I have become conscious of a growing tendency to marginalise the role and devalue the status of academic judgement. Increasingly, the term "academic judgement" is used defensively in response to a complaint about a particular decision. In official documents, the term refers to decisions that cannot and should not be challenged by students.One example in this place was the smug way in which an educationalist (!) on my PGCE informed me that the software now existed to 'mark' essays without human involvement, and was in use over in the States. Apparently all I had to do was give the computer a list of synonyms and it would compare the essay to my ideal answer. So if it was a medical examination, 'scalpel' would get you full marks, 'knife' some marks and 'spoon' no marks.
This guy was overjoyed. No more marking!
Er…no. No more education. I don't have an ideal answer in mind ever. I have an ideal way of approaching the question (read a lot, think about it). I deliberately write questions which invite students to propose their own primary texts. I want to be surprised. I don't want to be a slave to a machine which says '77% match' or '42% plagiarised'. Despite the best efforts of the institution, I'm not an administrator. At least, not yet.
Of course all professionals require the freedom to judge. When confronted with complex and indeterminate problems, professionals need to be able to exercise discretion. Many of the problems faced by professionals are context-based and require more than formulaic responses.
Whether they like it or not, academics judge all the time and expect to be judged by others.
It is not for nothing that words such as "review", "moderate", "adjudicate", "assess", "referee" and "evaluate" have become an integral component of higher education discourse. Academics are continually expected to make judgements about the value of scientific findings, research proposals, articles submitted to journals and the performance of students. The language used to describe the material we read and the people we encounter - "scholarly", "original", "sophisticated", "significant" - communicates statements of judgement.The point of employing people with experience, research and higher qualifications is that we're lateral thinkers who want to spend time with our students.
Good teachers are not only experts in their subject, they also understand their students and can interpret their responses to classroom experience. Consequently, when they make a judgement call, it is informed by their reading of the circumstances of a specific individual or group of students. This is a response that is guided by disciplinary knowledge and a bit of practical wisdom.We don't give 'right' answers because we know there aren't any. We give the right questions. Unfortunately, we take up a lot more time, money and space than the marking machine - but we know more. How inconvenient.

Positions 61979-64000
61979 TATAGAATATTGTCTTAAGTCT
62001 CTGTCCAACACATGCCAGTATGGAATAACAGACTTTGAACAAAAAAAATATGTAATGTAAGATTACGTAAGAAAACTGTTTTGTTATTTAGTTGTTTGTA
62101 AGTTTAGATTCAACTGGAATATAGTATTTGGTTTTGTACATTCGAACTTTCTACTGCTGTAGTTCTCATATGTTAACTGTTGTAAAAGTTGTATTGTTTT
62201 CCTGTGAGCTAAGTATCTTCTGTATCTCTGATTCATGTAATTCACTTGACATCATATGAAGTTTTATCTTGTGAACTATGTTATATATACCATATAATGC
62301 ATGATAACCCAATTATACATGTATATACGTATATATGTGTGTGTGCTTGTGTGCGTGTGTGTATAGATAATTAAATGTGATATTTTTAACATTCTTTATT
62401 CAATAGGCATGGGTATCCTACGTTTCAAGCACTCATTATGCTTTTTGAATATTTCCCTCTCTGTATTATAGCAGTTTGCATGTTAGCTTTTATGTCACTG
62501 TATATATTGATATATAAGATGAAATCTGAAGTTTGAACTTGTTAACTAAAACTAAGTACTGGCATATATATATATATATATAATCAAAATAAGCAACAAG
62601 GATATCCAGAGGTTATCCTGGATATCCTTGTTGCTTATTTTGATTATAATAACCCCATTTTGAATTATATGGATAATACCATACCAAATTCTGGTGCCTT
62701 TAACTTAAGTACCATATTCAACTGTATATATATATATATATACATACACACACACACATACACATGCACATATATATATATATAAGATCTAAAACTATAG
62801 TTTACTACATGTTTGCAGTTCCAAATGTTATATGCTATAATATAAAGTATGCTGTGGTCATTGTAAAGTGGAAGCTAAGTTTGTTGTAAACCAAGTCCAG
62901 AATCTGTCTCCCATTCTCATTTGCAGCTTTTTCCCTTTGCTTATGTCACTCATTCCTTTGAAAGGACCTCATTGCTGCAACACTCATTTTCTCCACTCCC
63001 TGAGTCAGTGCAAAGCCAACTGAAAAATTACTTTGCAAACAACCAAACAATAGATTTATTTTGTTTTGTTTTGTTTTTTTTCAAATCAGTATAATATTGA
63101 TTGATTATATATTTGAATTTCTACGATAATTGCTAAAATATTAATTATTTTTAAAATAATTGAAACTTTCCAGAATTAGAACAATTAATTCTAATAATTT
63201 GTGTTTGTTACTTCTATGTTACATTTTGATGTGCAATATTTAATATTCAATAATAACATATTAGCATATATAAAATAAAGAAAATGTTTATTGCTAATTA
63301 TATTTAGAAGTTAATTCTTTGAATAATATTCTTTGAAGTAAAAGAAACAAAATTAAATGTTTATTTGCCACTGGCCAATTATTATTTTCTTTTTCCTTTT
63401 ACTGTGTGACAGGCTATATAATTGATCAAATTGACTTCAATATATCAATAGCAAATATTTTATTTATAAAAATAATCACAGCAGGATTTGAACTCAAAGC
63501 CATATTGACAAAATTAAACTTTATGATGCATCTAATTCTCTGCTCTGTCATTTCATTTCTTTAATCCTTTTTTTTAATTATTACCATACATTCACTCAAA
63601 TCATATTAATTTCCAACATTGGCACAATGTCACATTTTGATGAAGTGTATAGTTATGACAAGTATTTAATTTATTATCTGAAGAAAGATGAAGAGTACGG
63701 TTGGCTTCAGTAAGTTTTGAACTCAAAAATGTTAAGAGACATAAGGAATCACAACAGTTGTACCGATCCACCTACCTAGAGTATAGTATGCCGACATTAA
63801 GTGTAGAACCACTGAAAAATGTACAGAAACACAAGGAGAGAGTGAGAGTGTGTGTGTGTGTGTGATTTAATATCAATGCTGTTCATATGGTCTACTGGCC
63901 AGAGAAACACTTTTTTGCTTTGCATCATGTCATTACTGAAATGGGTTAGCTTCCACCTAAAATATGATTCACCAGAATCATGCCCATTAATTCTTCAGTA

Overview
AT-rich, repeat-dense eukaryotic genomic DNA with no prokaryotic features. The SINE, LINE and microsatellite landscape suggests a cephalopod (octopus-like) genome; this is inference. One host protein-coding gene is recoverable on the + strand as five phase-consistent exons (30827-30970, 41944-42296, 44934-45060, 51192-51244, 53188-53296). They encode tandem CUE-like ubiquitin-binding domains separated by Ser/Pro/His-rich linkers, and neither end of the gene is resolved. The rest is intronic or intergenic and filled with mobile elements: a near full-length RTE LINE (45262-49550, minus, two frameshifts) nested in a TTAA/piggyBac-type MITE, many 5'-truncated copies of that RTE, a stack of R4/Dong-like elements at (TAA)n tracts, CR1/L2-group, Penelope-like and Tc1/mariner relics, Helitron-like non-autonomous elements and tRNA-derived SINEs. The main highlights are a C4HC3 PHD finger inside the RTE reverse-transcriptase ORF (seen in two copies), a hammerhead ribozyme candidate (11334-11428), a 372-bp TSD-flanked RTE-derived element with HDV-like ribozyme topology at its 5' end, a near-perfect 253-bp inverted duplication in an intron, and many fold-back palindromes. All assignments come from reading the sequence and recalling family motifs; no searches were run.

Where Furedi goes wrong is to object to the idea that we should be supportive and uncritical of students' work, as though this is widespread.
New lecturers are informed that "good practice" demands that they be "supportive" and "positive" and guarded in the criticism they make of their students. While university teachers are not expected to hand out smiley stickers, they are encouraged not to be negative and to blunt the force of their criticism.I mark like this: cheats get pointed and clear comments about what they've done. Poor work by students who try hard get supportive and helpful advice. Poor work by lazy gits is returned with stern but helpful advice, and good work by anyone is praised while ways to improve are always provided. I don't see the point of being dismissively rude - it helps nobody. Even with the cheats I don't just write 'you are a disgusting plagiarist': I explain why plagiarism is self-defeating and disgusting. The PGCE course I took was largely useless, but I've always been supported by my bosses and colleagues when I've taken a view on a students' work. We always swap papers around to check that we're marking fairly and appropriately. I've had my comments and marks adjusted when I've got it wrong, and I've done it to other people - it's a learning experience for us too.
One student told me recently that my marking was 'one-sided'. I hadn't actually marked that essay - not turning up to anything means he doesn't actually know what we look like, and it turned out that 'one-sided' referred to the marker's assertion that the essay in question was a) nothing to do with the question and b)cut-and-pasted from the internet. The judgemental git.
So I don't feel that there's too much pressure to soft-soap our 'customers', though it does occur. There is still room for academic judgement, though it's true that institutional pressures are reducing the scope for this. Will it increase? It will if managers lose sight of the fact that we aren't here to produce happy customers, but educated people who've been pushed to their intellectual limits. We shouldn't be obstructive and holier-than-thou in the face of people who've suffered and sacrificed to be here, but we shouldn't be softening our academic standards and losing our academic autonomy to the demands of the market or the convenience of service departments within The Hegemon.
The values of institutionalised standardisation, calculability and measurable achievement mean there is little call for judgement. When the ways for achieving a learning outcome are carefully prescribed, what is required is after-the-event measurement and box-ticking, and not deliberation and judgement.